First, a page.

In Venn diagrams, the curves are overlapped in every possible way, showing all possible relations between the sets. They are thus a special case of Euler diagrams, which do not necessarily show all relations. Venn diagrams were conceived around 1880 by John Venn. They are used to teach elementary set theory, as well as illustrate simple set relationships in probability, logic, statistics, linguistics, and computer science.
This example involves two sets, A and B, represented here as colored circles. The orange circle, set A, represents all types of living creatures that are two-legged. The blue circle, set B, represents the living creatures that can fly. Each separate type of creature can be imagined as a point somewhere in the diagram. Living creatures that can fly and have two legs—for example, parrots—are then in both sets, so they correspond to points in the region where the blue and orange circles overlap. This overlapping region would only contain those elements (in this example, creatures) that are members of both set A (two-legged creatures) and set B (flying creatures).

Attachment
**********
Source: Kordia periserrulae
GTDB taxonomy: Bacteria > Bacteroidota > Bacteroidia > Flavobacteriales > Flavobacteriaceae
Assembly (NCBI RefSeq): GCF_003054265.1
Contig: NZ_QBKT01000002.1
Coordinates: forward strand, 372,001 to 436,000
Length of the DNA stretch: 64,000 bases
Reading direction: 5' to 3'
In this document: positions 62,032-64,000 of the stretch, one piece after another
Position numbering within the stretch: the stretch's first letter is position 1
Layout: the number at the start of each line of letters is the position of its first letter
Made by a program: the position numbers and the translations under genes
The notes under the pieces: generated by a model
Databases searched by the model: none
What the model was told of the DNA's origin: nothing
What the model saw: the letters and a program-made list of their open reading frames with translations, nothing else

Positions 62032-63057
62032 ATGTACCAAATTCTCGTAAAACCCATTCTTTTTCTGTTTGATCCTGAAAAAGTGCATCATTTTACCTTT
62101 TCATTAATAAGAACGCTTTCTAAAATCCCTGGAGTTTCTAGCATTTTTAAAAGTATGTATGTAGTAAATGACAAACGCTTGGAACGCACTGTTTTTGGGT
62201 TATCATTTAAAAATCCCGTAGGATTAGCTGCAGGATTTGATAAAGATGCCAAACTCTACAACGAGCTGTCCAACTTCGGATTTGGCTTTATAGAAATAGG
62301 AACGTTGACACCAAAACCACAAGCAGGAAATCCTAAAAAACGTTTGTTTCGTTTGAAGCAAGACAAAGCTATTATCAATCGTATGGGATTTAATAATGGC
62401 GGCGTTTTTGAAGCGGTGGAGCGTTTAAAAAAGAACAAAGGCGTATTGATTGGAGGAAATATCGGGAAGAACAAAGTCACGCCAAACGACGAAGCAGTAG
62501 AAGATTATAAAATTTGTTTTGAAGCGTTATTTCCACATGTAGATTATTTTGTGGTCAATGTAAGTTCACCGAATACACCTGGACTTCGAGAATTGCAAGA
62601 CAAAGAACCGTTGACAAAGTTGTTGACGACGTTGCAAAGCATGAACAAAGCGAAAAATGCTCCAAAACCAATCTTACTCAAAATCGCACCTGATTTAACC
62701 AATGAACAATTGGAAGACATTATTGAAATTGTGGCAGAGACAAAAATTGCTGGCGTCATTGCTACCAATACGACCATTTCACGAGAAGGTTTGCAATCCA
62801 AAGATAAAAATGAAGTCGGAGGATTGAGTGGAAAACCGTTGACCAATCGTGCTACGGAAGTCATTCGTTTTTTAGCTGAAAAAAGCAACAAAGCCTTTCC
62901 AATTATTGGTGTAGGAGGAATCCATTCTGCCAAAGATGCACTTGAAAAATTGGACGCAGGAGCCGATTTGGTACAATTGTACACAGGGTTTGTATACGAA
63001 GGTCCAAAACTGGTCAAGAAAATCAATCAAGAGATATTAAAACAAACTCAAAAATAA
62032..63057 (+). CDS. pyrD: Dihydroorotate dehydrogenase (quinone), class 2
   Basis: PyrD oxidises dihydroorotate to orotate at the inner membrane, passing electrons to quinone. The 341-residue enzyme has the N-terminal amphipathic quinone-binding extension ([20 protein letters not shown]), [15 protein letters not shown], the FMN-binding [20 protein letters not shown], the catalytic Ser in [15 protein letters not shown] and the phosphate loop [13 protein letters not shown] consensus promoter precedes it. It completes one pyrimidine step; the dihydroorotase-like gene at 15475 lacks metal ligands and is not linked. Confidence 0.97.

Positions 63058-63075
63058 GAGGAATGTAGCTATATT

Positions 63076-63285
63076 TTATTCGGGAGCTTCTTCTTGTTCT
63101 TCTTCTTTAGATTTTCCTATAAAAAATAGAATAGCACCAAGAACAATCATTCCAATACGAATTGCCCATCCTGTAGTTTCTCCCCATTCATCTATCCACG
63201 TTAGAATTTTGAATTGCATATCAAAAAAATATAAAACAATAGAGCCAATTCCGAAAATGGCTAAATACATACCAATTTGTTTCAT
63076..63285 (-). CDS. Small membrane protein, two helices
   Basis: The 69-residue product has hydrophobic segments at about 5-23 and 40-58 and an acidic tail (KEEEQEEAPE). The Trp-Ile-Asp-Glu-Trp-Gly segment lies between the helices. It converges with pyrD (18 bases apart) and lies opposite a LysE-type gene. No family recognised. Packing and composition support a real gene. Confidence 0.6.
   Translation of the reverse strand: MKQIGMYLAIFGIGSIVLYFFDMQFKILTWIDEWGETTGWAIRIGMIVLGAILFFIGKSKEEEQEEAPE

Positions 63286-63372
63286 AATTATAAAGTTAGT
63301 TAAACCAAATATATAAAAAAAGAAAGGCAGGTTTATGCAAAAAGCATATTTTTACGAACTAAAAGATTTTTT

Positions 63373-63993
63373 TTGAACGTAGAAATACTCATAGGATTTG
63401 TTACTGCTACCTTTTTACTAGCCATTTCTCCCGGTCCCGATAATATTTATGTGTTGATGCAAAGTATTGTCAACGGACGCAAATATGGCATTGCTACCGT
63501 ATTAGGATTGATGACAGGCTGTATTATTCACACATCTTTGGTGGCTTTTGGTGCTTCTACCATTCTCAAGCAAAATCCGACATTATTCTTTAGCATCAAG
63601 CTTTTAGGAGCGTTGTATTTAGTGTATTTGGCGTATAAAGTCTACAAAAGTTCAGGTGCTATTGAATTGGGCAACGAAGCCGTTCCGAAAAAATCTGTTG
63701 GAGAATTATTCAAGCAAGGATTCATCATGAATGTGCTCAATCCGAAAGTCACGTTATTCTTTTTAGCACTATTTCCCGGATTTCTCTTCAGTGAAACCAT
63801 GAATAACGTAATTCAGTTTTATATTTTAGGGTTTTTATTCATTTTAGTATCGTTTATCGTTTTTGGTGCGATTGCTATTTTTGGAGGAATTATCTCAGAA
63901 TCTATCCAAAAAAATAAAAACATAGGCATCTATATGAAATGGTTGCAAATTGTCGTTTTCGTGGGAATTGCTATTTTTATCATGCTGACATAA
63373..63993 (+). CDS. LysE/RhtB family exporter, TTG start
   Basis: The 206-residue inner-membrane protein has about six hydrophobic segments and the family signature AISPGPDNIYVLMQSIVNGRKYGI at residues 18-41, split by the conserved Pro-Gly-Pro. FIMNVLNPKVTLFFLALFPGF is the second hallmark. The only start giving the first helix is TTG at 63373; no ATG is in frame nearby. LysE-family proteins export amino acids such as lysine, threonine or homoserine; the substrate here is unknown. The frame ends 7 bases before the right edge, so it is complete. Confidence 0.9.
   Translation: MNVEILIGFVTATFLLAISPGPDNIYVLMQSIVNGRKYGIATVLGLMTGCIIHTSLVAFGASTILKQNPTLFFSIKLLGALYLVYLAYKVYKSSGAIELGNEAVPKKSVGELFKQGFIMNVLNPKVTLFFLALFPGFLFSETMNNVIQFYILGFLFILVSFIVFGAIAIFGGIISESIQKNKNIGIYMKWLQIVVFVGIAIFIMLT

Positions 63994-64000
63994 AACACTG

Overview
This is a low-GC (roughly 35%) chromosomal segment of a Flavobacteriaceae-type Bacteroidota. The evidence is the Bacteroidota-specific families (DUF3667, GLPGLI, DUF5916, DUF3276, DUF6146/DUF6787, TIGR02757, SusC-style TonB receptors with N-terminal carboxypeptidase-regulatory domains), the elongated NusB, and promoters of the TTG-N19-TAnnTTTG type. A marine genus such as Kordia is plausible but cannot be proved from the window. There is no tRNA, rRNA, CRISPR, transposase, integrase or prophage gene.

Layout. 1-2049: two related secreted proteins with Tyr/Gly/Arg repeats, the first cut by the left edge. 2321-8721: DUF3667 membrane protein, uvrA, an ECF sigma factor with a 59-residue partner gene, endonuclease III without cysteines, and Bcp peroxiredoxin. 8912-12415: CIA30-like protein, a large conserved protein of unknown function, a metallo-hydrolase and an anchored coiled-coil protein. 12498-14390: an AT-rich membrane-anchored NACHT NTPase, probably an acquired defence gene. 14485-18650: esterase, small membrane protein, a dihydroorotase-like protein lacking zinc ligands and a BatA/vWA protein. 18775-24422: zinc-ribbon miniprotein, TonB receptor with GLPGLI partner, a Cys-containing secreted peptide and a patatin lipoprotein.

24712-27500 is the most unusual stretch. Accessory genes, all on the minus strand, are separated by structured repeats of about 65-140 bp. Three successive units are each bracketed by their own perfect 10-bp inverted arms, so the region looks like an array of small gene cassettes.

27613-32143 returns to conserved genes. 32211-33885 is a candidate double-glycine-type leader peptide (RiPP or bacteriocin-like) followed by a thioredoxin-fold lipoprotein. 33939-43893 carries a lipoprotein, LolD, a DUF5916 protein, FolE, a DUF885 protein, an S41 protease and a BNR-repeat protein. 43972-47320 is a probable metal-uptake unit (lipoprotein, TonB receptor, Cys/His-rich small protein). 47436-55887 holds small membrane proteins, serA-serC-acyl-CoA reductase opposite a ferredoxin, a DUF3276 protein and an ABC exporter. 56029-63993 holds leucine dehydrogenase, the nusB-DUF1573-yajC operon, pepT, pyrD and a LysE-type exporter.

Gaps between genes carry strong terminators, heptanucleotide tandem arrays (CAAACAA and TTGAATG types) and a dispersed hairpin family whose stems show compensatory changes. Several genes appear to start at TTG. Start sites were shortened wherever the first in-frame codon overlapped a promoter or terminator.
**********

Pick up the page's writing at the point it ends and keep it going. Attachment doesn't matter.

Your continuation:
Humans and penguins are bipedal, and so are in the orange circle, but since they cannot fly, they appear in the left part of the orange circle, where it does not overlap with the blue circle. Mosquitoes can fly, but have six, not two, legs, so the point for mosquitoes is in the part of the blue circle that does not overlap with the orange one. Creatures that are not two-legged and cannot fly (for example, whales and spiders) would all be represented by points outside both circles.
The difference between Euler and Venn diagrams can be seen in the following example. Take the three sets: